Color—as designers, it’s at the root of everything we do. In this new blog series we’ll reflect on color and the importance of it, not just in the world of marketing and design, but also in everyday life.
The use of color can transform the feel of any design, from soft to bold, modern to vintage, or masculine to feminine. That makes it one of the most important elements of design and marketing. As consumers, color is the first thing we recognize, and can make a brand stand out or blend in amongst others on the shelf. Again, making it one of the most important elements of design and marketing.
When considering which color to use for your brand, it’s important to keep these factors in mind: the message you want to convey/what your product or brand stands for, who your target market is (age, social and economic standing, etc.), and which colors are used by your competitors.
In this post, we’ll reflect on the use of color by a few brands, and discuss why their choices are helping to set them apart from the crowd.
Red is a difficult color to own in any market as it’s often associated with anger or fire. But it’s also a bold, bright color, and no brand does as well as Coca-Cola when it comes to using it. In fact we’ve come to associate red almost exclusively with this brand. Their advertising and visual identity feels nostalgic, but never outdated. It’s truly timeless.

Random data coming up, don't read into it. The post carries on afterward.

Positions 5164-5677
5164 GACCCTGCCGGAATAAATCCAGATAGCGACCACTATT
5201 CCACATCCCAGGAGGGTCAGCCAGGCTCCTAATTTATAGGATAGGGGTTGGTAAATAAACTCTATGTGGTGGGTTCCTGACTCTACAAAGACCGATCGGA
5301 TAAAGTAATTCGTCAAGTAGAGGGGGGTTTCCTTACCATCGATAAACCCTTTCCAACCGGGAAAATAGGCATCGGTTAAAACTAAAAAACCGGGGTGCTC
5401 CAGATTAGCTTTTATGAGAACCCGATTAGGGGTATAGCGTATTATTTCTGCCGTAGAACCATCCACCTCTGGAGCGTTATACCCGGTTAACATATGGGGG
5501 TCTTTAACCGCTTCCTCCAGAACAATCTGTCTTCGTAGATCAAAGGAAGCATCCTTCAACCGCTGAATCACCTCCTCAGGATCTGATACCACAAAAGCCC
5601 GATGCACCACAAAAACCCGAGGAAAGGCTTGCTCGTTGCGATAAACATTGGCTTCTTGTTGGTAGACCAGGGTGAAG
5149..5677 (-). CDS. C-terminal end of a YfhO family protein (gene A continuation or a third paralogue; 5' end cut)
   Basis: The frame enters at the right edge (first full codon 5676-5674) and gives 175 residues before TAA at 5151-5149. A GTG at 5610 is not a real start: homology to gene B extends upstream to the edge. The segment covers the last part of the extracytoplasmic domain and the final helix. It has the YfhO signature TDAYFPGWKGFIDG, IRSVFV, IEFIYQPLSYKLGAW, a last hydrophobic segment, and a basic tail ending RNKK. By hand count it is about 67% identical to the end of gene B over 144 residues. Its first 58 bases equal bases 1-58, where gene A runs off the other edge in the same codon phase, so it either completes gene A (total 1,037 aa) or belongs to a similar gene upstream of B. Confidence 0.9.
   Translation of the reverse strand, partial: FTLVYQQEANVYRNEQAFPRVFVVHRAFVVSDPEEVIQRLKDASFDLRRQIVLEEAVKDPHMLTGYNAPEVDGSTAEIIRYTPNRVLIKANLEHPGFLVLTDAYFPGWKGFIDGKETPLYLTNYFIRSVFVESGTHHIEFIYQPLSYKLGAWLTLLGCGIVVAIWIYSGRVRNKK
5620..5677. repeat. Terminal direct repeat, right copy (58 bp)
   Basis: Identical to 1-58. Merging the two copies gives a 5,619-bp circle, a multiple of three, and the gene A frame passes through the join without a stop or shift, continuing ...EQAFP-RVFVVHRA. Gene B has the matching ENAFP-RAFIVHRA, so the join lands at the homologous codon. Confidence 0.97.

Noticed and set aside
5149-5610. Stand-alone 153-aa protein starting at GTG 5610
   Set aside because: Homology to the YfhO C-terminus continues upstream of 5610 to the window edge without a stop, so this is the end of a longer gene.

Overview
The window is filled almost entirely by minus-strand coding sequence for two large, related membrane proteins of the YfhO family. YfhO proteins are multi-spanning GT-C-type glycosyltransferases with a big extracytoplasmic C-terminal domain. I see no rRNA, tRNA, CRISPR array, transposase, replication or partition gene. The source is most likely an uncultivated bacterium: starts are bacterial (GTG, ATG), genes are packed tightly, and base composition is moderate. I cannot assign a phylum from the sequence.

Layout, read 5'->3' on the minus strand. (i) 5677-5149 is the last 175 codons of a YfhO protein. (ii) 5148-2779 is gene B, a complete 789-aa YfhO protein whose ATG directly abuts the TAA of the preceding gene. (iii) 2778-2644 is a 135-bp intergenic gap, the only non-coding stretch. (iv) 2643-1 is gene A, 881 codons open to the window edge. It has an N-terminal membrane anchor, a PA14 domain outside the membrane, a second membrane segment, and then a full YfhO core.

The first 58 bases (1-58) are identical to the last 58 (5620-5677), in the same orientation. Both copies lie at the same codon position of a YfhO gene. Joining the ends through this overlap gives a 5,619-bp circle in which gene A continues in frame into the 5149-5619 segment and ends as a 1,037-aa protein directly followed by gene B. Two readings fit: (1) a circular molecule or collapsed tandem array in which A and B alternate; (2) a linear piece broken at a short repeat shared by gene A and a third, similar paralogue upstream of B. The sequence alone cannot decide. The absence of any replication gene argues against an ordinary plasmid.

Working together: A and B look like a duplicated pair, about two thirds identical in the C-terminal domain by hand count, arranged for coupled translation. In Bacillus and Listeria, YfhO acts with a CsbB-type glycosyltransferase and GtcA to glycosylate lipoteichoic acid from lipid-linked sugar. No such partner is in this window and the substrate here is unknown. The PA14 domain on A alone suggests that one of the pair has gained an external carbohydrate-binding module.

When it comes to coffee, the obvious color choice is a shade of brown (see brands such as Tim Hortons and Peet’s Coffee). But the bold green paired with the graphic appeal of the Starbucks logo makes it stand out amongst competitors.
White is often seen as a sterile, uninteresting color. But the way Apple uses the color elevates it to a luxurious level. As a brand, they’ve taken an ultra-minimalist approach to packaging and design. Their packaging is almost entirely white aside from a product photo, which shifts the customer’s focus from the package to the product. Apple products really do sell themselves.
Color is one of the most important elements of marketing for both consumers and designers. Sure, it’s easy to look at colors on a surface level, but that ignores the emotional effect they can have.
Next Up in the Series: Color Reflections: The Color of Winter